Kathleen Cleaver remains very active
Kathleen Cleaver was born on this date in 1945. She is an African American educator, lawyer, writer, and activist.
Born in Dallas Texas, Kathleen Neal Cleaver's father was a sociology professor at Wiley College and her mother held a degree in Mathematics. With her father's work, the family spent many of her early years abroad in Liberia, the Philippines, and Sierra Leone. Cleaver completed high school at the Georgia School in Philadelphia in 1963.
Cleaver dropped out of Barnard College in 1966 when she was a sophomore to work full-time with the Student Nonviolent Coordinating Committee, where she served in the Campus Program. From 1967 to 1971, Cleaver was the communications secretary of the Black Panther Party, the first woman member of their Central Committee. She married Eldridge Cleaver in 1967. After sharing years of exile with her former husband, she returned to the United States in late 1975. She graduated summa cum laude with a B.A. in history from Yale University in 1984, and was elected to Phi Beta Kappa.
After receiving a J.D. from Yale Law School in 1989, Cleaver became an associate at the New York law firm of Cravath, Swain and Moore. Afterwards, she served as a clerk for the late Judge A. Leon Higginbotham of the U.S. Court of Appeals for the Third Circuit. While an assistant professor of law at Emory University, she served on the Georgia's Supreme Court Commission on Racial and Ethnic Bias in the Courts and became a board member of the Atlanta-based Southern Center for Human Rights. She has devoted many years to the defense of Elmer "Geronimo" Pratt, a former Black Panther Party leader who won his habeas corps petition in 1997 after spending 27 years in prison for a murder he did not commit.
Cleaver has been a visiting faculty member at the Benjamin N. Cardozo School of Law in New York City, the Graduate School of Yale College and Sarah Lawrence College, where she was the Joanne Woodward Professor of Public Policy during 1999. She has taught legal ethics, litigation, torts, a legal history seminar entitled "The American Law of Slavery and Anti-Slavery," and a course on Women in the Black Freedom Movement. Currently, she is a Senior Research Associate at the Yale Law School and executive producer of the International Black Panther Film Festival.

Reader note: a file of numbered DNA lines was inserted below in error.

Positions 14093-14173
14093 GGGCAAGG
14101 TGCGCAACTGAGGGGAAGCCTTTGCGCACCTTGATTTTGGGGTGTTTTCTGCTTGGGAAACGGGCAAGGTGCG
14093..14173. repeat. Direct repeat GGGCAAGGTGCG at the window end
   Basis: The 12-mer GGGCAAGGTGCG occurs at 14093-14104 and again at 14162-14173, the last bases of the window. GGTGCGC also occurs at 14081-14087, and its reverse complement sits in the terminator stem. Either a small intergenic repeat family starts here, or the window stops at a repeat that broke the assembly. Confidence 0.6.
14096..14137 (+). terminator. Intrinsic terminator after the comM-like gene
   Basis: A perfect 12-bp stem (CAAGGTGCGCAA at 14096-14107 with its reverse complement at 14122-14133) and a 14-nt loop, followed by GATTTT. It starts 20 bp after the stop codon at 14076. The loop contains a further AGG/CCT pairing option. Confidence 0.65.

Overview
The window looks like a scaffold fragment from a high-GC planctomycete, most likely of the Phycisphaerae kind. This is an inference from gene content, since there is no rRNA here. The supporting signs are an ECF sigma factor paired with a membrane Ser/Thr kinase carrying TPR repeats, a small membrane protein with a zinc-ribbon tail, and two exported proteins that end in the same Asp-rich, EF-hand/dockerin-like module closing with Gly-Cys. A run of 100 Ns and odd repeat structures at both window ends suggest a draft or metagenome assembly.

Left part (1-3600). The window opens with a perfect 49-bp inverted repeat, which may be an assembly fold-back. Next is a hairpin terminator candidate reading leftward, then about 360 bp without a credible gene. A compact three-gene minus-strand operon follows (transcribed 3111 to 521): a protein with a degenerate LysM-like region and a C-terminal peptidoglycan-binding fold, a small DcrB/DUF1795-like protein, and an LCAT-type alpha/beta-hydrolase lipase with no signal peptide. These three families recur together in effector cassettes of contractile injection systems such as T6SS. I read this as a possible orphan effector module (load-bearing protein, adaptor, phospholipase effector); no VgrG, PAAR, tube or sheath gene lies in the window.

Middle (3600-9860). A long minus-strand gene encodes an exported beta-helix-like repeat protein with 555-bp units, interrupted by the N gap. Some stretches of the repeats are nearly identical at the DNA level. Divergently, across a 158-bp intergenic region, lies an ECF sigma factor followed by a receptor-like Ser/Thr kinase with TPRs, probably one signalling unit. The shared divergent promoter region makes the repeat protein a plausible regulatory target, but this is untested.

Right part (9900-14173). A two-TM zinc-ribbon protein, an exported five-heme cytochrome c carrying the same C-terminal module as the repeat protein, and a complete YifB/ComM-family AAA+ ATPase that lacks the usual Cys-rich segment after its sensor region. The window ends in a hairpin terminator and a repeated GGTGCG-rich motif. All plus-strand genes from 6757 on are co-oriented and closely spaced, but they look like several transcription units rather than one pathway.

Cleaver has won fellowships at the Bunting Institute of Radcliffe College, the W.E.B. DuBois institute of Harvard University, and the Center for Historical Analysis at Rutgers University. The Schomburg Center for Research in Black Culture and the Center for Scholars and Writers of the New York Public Library also gave her fellowships to complete the book of memoirs that she is working on, "Memoirs of Love and War."
Her writing has appeared in many magazines and newspapers, including Ramparts, The Black Panther, The Village Voice, The Boston Globe and Transition. She has contributed essays to several books, including Critical Race Feminism, Critical White Studies: Looking Behind the Mirror, The Promise of Multiculturalism: Education and Autonomy in the 21st Century: A New Political Science Reader and The Black Panther Party Reconsidered.
Cleaver has co-edited a collection of essays entitled Liberation, Imagination and the Black Panther Party (Routledge, 2001).
The Book of African-American Women
150 Crusaders, Creators, and Uplifters
by Tonya Bolden
Cleaver, Kathleen Neal
Author, Film/Producer, Educator and Activist, Dr. Judy Richardson talks about why the Civil Rights movement is not over